Part of what makes eggs such a natural for the dinner table is their adaptability. A hearty omelet, for example, works with all manner of fillings—leftover cooked meats or charcuterie; roasted, sautéed or steamed vegetables; cheeses; even cooked pasta (sauced or plain).

Start with an Italian frittata. A nonstick or seasoned, oven-safe skillet is the only must, and after that the process is simple. Warm the filling ingredients in the well-oiled pan over medium heat, then add the seasoned, beaten eggs (you’ll need eight eggs for a 10-inch skillet) and wait a couple minutes for the bottom to set. Slide the pan into a 350°F until the top has cooked, then cool in the pan for a few minutes before sliding out the frittata.

In Spain, frittatas are called tortillas and often are filled with fried potatoes and sweet sautéed onions. Or try Ferran Adria’s shortcut: potato chips. On a trip through Spain, we found a version enriched with eggplant, which adds a jammy counterpoint to the potato’s starchiness.

Spain also offers huevos rotos, a homey dish of paprika-crusted fried potatoes topped with sheets of ham and barely set fried eggs. Or huevos revueltos, main-course scrambled eggs topped with tender shrimp and asparagus, among countless other combinations. And migas, or eggs paired with crispy breadcrumbs.

Lebanese cooks keep their omelets flat and cook them crisp to tuck into pita bread with sliced tomato and hot sauce, while Persians make kuku sabzi, healthy, herb-heavy omelets punctuated with tart barberries and crunchy walnuts (cranberries suffice—here’s our version).

Consider pairing creamy eggs with an acidic accent. Famed nouvelle chef Roger Verge matched simple fried eggs with a splash of sherry vinegar reduced (in the eggs' cooking pan) to a sweet-tart glaze and enriched with a knob of butter (serve with crusty bread to wipe it up). Cookbook author Deborah Madison also uses sherry vinegar, enriching it with Dijon mustard to drizzle over a simple onion frittata.

Turkish Scrambled Eggs with Spicy Tomatoes and Capers (Menemen)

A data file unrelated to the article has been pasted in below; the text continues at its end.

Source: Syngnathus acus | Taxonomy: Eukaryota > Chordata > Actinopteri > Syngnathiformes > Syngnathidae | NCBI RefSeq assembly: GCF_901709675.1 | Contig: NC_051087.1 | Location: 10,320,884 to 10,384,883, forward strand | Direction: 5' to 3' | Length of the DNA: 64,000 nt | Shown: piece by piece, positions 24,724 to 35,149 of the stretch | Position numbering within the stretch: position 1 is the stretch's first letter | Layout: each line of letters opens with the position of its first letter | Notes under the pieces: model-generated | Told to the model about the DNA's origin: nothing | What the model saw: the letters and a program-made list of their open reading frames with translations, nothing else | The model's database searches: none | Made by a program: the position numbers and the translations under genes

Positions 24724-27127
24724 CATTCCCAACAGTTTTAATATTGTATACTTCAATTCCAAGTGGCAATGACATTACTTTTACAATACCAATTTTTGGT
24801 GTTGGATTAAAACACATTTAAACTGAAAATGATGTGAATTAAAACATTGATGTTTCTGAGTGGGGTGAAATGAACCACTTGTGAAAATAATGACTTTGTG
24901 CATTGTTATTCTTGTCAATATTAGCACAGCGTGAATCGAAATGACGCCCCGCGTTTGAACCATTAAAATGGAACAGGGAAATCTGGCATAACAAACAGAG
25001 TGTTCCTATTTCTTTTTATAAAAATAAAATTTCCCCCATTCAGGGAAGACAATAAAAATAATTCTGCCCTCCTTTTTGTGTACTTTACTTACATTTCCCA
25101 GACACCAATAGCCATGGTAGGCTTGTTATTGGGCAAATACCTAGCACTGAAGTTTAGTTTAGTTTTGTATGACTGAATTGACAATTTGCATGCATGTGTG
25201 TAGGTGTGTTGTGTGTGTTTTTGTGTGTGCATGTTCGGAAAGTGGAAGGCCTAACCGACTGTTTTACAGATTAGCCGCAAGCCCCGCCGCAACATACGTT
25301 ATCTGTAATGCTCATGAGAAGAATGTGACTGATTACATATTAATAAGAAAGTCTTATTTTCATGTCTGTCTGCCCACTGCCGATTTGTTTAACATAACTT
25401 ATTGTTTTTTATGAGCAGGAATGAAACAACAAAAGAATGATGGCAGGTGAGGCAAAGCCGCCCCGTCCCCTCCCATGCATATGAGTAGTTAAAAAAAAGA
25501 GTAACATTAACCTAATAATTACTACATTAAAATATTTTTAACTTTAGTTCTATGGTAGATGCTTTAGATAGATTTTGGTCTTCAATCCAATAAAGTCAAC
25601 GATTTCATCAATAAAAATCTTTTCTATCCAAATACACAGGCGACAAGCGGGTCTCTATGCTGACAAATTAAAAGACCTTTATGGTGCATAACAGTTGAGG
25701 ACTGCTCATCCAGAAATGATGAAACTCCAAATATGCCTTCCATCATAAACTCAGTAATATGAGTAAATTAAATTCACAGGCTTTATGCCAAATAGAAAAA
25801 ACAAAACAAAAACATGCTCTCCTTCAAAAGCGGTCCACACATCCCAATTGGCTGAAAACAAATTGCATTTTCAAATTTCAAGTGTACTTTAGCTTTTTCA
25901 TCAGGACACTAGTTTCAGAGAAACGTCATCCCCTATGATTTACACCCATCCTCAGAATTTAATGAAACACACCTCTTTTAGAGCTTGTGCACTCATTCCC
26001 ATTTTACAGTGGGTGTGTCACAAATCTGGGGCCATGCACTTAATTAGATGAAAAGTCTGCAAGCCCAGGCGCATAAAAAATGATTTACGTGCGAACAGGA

These are a spin on a Turkish staple of vegetable-enriched scrambled eggs.

In a 12-inch nonstick skillet over medium, heat 2 tablespoons olive oil until shimmering. Add 2 thinly sliced poblano chilies, 1 bunch thinly sliced scallions, 3 minced garlic cloves, 1 tablespoon Aleppo pepper (or 1 teaspoon red pepper flakes) and ½ teaspoon each salt and black pepper. Cover and cook, stirring, until the chilies are softened but not browned, 6 to 8 minutes. Transfer to a bowl and stir in 1 chopped tomato and 2 tablespoons drained capers; set aside. Wipe out the skillet. In a bowl, whisk 8 large eggs and ¾ teaspoon kosher salt. Return the skillet to medium and heat 2 tablespoons olive oil until shimmering. Pour the eggs into the center of the pan. Using a spatula, continuously stir the eggs, pushing them toward the middle as they set at the edges and folding the cooked egg over on itself. Cook until just set, about 1½ minutes. Taste and season with salt and pepper, then divide among serving plates and top each with a portion of the pepper-tomato mixture. Sprinkle with crumbled feta and chopped fresh dill or parsley.

Cambodian Mushroom Pork Omelet

This rich, frittata-like omelet is delicious hot or room temperature. White pepper adds vital flavor, so do use it if you have it. Serve with rice and sliced cucumber.

Heat the oven to 400°F with a rack in the upper-middle position. In a bowl, mix together 8 ounces ground pork, 1 tablespoon soy sauce, 1 tablespoon fish sauce, 2 teaspoons white sugar, 2 teaspoons grated ginger and ½ teaspoon ground white pepper. In a separate bowl, beat 8 eggs, 2 to 3 teaspoons chili-garlic sauce or sriracha and 1 teaspoon soy sauce. In a 12-inch nonstick or well-seasoned cast iron skillet over medium-high, heat 3 tablespoons neutral oil until just smoking. Add the pork mixture and 6 ounces sliced fresh shiitake or cremini mushrooms and cook, stirring occasionally and breaking up the meat, until the pork is no longer pink and the mushrooms are tender, about 5 minutes. Stir in 1 bunch chopped scallions and cook until fragrant, about 30 seconds. Pour the egg mixture over the pork mixture and cook, pushing and stirring from the edges to the center, until the eggs just begin to set, 2 to 3 minutes. Transfer the skillet to the oven and bake until the top is set, about 5 minutes. Cool for 5 minutes, then run a spatula around the edge and under the omelet to loosen, then slide the omelet onto a cutting board to cut and serve with lime wedges.

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